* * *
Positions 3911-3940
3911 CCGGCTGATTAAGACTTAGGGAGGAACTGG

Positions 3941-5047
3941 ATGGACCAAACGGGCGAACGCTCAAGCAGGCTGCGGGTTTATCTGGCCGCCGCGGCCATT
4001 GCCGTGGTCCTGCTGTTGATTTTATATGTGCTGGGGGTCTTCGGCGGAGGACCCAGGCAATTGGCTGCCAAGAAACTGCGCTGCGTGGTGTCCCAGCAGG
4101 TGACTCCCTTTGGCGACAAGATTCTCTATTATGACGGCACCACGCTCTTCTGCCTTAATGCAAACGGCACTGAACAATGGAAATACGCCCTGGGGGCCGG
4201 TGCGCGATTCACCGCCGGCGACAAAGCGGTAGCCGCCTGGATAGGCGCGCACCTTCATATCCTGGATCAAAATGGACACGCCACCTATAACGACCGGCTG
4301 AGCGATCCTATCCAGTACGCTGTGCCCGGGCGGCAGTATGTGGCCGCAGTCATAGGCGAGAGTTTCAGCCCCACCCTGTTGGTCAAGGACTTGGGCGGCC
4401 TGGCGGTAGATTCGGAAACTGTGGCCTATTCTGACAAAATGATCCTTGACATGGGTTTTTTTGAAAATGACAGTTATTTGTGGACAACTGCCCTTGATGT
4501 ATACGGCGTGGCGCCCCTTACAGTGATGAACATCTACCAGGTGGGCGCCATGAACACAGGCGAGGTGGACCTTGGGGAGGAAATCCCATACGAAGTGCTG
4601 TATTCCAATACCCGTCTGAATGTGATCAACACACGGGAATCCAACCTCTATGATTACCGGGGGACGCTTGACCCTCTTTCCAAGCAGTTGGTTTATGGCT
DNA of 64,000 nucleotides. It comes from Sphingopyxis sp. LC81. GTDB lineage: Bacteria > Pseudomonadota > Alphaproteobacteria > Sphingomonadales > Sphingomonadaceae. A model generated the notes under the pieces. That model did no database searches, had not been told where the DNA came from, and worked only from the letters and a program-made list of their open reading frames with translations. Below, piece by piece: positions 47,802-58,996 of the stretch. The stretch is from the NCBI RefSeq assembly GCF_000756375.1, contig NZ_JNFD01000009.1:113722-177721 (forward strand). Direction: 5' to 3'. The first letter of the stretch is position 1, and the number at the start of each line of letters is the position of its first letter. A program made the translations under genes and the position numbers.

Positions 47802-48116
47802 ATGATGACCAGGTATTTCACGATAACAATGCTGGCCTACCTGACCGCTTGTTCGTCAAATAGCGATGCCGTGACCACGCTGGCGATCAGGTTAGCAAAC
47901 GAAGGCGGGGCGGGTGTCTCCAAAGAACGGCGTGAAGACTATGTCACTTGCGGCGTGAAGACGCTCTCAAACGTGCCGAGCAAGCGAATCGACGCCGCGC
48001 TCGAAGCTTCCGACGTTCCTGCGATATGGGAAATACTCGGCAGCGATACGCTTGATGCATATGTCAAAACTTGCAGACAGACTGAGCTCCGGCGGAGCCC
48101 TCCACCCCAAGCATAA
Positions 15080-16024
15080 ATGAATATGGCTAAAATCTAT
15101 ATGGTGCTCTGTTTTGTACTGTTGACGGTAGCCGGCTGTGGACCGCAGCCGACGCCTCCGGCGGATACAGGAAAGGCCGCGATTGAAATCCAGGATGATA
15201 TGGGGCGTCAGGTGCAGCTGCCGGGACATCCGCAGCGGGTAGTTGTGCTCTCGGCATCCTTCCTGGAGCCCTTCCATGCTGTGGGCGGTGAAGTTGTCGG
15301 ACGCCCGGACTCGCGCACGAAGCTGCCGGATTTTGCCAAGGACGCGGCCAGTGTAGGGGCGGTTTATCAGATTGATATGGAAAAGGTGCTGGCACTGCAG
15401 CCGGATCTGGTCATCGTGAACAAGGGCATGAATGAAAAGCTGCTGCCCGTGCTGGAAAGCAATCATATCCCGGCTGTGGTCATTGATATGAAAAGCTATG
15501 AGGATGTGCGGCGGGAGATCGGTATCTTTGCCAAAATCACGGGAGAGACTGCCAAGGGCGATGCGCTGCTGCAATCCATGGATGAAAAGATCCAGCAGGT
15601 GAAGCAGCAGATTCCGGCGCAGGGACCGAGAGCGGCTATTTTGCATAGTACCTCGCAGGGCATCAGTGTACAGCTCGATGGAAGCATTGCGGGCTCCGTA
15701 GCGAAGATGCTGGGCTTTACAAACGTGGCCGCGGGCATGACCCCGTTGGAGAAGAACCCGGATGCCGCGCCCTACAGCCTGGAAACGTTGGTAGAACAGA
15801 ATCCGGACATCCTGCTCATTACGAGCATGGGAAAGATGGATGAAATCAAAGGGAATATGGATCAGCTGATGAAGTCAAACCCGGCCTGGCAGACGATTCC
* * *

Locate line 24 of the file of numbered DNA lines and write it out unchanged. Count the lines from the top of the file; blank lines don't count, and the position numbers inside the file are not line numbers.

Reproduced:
15501 AGGATGTGCGGCGGGAGATCGGTATCTTTGCCAAAATCACGGGAGAGACTGCCAAGGGCGATGCGCTGCTGCAATCCATGGATGAAAAGATCCAGCAGGT